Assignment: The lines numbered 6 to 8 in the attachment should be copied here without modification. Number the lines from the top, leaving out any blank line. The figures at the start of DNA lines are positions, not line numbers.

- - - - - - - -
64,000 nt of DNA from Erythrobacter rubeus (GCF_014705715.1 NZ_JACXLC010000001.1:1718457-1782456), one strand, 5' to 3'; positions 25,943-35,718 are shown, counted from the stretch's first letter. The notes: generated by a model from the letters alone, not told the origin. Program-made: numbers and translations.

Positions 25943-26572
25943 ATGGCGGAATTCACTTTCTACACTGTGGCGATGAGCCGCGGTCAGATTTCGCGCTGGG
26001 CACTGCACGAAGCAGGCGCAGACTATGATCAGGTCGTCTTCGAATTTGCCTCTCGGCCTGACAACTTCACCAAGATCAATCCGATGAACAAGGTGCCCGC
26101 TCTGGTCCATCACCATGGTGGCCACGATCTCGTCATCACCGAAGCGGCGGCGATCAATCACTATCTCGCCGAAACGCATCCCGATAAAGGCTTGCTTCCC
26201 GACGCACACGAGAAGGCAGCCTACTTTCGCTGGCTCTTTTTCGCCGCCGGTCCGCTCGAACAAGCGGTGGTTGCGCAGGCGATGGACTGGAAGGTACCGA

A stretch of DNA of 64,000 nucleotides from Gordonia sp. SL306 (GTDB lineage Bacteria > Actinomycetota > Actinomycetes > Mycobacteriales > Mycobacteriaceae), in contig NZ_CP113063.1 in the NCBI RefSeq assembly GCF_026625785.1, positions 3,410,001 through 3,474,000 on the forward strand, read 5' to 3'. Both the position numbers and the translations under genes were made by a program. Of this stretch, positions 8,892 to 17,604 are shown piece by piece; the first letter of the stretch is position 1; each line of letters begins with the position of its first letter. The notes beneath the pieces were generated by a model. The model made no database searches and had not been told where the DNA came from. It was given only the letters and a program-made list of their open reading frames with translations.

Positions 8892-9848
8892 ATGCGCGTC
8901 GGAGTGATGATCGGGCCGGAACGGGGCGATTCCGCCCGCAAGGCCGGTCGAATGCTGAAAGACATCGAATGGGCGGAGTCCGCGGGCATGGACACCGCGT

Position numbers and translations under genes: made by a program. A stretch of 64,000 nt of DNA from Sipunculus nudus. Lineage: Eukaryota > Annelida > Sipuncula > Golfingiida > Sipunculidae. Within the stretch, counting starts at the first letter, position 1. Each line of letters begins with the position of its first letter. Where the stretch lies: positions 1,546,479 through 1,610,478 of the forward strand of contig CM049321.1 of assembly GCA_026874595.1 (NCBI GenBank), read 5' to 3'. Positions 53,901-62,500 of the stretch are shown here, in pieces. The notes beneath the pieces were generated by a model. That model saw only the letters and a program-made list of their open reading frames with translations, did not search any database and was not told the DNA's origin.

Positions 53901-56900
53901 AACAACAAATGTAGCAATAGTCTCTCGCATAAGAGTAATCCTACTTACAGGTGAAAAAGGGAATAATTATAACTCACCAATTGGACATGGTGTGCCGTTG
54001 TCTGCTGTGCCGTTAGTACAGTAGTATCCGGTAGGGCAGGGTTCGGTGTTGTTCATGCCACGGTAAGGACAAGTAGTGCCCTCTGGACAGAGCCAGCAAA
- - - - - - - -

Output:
26201 GACGCACACGAGAAGGCAGCCTACTTTCGCTGGCTCTTTTTCGCCGCCGGTCCGCTCGAACAAGCGGTGGTTGCGCAGGCGATGGACTGGAAGGTACCGA

A stretch of DNA of 64,000 nucleotides from Gordonia sp. SL306 (GTDB lineage Bacteria > Actinomycetota > Actinomycetes > Mycobacteriales > Mycobacteriaceae), in contig NZ_CP113063.1 in the NCBI RefSeq assembly GCF_026625785.1, positions 3,410,001 through 3,474,000 on the forward strand, read 5' to 3'. Both the position numbers and the translations under genes were made by a program. Of this stretch, positions 8,892 to 17,604 are shown piece by piece; the first letter of the stretch is position 1; each line of letters begins with the position of its first letter. The notes beneath the pieces were generated by a model. The model made no database searches and had not been told where the DNA came from. It was given only the letters and a program-made list of their open reading frames with translations.

Positions 8892-9848